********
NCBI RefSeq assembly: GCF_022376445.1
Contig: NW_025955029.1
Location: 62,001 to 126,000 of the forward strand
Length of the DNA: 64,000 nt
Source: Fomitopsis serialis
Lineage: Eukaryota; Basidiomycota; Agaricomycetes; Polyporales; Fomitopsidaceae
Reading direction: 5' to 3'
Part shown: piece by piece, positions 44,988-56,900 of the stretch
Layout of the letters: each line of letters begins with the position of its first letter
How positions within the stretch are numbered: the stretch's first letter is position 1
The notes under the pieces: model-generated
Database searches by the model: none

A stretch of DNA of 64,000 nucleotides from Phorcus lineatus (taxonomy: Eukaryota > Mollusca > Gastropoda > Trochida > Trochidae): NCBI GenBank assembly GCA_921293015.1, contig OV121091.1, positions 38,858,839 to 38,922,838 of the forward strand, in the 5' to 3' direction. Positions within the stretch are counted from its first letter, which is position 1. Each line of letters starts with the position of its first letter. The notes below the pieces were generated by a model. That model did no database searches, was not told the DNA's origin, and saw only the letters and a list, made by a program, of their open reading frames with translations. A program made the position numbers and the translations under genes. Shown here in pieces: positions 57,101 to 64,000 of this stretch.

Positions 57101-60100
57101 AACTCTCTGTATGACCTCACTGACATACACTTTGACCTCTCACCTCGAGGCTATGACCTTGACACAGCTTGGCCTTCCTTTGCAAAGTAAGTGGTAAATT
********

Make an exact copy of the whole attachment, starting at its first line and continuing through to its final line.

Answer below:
NCBI RefSeq assembly: GCF_022376445.1
Contig: NW_025955029.1
Location: 62,001 to 126,000 of the forward strand
Length of the DNA: 64,000 nt
Source: Fomitopsis serialis
Lineage: Eukaryota; Basidiomycota; Agaricomycetes; Polyporales; Fomitopsidaceae
Reading direction: 5' to 3'
Part shown: piece by piece, positions 44,988-56,900 of the stretch
Layout of the letters: each line of letters begins with the position of its first letter
How positions within the stretch are numbered: the stretch's first letter is position 1
The notes under the pieces: model-generated
Database searches by the model: none

A stretch of DNA of 64,000 nucleotides from Phorcus lineatus (taxonomy: Eukaryota > Mollusca > Gastropoda > Trochida > Trochidae): NCBI GenBank assembly GCA_921293015.1, contig OV121091.1, positions 38,858,839 to 38,922,838 of the forward strand, in the 5' to 3' direction. Positions within the stretch are counted from its first letter, which is position 1. Each line of letters starts with the position of its first letter. The notes below the pieces were generated by a model. That model did no database searches, was not told the DNA's origin, and saw only the letters and a list, made by a program, of their open reading frames with translations. A program made the position numbers and the translations under genes. Shown here in pieces: positions 57,101 to 64,000 of this stretch.

Positions 57101-60100
57101 AACTCTCTGTATGACCTCACTGACATACACTTTGACCTCTCACCTCGAGGCTATGACCTTGACACAGCTTGGCCTTCCTTTGCAAAGTAAGTGGTAAATT